The Video 
Production Site


Grip Equipment for Film and Video production Illustratrated Dictionary

Intro  A  B  C  D  E  F  G  H  I  J  K  L  M  N  O  P  Q  R  S  T  U  V  W  X  Y  Z


- boss of the lighting crew, chief lighting technician or lighting designer. The gaffer works directly with and reports to the Director of Photography in the film/video crew chain of command.

Gaffer's glass - is a piece of "welding glass" or heavily darkened glass designed to be used when viewing intense (and possibly eye-damaging) light. It is very useful for avoiding the "seeing spots" effect when aiming lights. A cool function of gaffer's glass is: when looking at a fresnel light, you can see the rings in the lens quite distinctly, which makes it really easy to aim the light with high accuracy.

Gobo - a light beam modifier with a specific or random pattern cut out. Internal gobos such as those designed for and used in Leko lights are made from metal for heat resistance, and have random or specific patterns, from leaves and clouds to emblems, symbols or just lines, shapes, etc. Gobo is also used sometimes to describe external pattern generator/light beam modifiers, placed outside of and in front of a fresnel or open faced light. These can be made with cutouts from foam core, black wrap and other materials.

Gopher/Gofer (aka P.A./Production Assistant) -  P.A.'s may be asked to "go fer" this or that from a truck, run and pick up gear or expendables, etc.- hence the name.

Golden Hour - or more realistically golden moment, is the time of day immediately before the sun goes below the horizon. Golden "hour" lasts for 10 to 15 minutes, and is much desired for certain moods in shots. The fading sun and it's reflected light in the sky creates a diffused golden glow. Golden moment varies in length and quality depending on time of year, weather conditions and the location's land or cityscape. A related end of day moment is "magic hour".

Greens - in classic, large movie studio type of facilities, greens are the catwalks around and above the set or cyclorama. Greens are great, and better than a grid, because you can easily walk out and mount lights, set stands and more without a ladder or lift device required.

Grip - is the film or video production crew member who works with some lighting control devices not attached directly to a light (flags, silks, nets, reflectors) along with safety and other rigging. Grips may work with or specialize in camera support/rigs/mounts other rigging (camera grips and dolly grips). The lower the budget, sometimes (non-union), the more a grip may be asked to do on a shoot.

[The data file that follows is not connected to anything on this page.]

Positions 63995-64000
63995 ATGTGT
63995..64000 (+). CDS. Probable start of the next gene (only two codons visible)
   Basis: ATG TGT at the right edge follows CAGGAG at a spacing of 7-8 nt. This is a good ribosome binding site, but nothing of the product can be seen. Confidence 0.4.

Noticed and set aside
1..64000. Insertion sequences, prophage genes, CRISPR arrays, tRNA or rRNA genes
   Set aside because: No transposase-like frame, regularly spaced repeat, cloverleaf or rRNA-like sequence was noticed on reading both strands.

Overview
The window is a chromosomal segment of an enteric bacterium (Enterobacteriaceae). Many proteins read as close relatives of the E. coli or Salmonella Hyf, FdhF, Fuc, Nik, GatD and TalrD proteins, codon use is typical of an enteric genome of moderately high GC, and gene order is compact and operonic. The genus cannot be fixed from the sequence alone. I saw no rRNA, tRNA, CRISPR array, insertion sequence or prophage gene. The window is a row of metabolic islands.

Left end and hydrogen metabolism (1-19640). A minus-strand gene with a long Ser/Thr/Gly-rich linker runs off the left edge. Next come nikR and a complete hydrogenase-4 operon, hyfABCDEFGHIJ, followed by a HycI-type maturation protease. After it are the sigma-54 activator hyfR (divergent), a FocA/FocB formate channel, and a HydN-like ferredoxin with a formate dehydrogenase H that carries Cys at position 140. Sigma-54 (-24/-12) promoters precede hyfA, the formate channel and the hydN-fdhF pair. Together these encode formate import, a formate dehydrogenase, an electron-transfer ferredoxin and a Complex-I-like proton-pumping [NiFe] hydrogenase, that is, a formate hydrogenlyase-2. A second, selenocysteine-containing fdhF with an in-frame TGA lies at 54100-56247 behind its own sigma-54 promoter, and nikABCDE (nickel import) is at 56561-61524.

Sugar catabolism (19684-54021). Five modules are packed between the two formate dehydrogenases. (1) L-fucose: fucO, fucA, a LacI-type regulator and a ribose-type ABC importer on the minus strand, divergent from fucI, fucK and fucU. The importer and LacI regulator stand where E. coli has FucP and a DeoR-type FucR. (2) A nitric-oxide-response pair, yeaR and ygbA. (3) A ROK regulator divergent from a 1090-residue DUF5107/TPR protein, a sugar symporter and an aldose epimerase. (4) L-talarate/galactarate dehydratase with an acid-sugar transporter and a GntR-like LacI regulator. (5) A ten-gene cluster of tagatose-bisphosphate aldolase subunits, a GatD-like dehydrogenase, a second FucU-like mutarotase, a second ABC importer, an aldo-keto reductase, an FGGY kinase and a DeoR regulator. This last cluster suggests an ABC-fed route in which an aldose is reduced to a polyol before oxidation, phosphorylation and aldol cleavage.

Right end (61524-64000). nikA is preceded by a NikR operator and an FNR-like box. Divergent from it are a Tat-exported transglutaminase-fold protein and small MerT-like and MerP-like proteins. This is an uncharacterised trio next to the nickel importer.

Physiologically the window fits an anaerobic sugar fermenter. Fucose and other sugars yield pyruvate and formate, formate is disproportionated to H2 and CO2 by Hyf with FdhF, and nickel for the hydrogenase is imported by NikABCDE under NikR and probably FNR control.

See also: key grip.

Grip clip - a simple, jumped up C-47-like clamp, readily available at hardware stores, since they are used in many areas of work other than video and film production. Grip clips are spring loaded somewhat like a bullet/C-47, come in various sizes, and are handy for attaching all sorts of expendables, backdrops and more on a wide variety of attachment spots.

Grip head - the removable or hard-mounted device found on or used on several types of stands that is perhaps the core of grip work and equipment. It is the tool that can grip several sizes of studs, posts and many other impromptu attachment opportunities. Best know for it's work on C-stands, grip heads also appear on combo and combo-pop ups, high-rollers, and other types of stands and devices. They can come hard mounted on grip arms for C-stands, or in a "lollipop" style (a grip head with a junior stud, for example for other stands/mounts), No shoot should be without at least a few available!

Contacts     Privacy Policy



All brand, company, website and product names listed on this site are the property
of the respective companies, persons or other entities  listed or named. Directory listings
and other references do not imply endorsement of by
the respective named entities, or vice versa. All other materials including directory listings are the
copyrighted property of, 2009-2011. All rights reserved.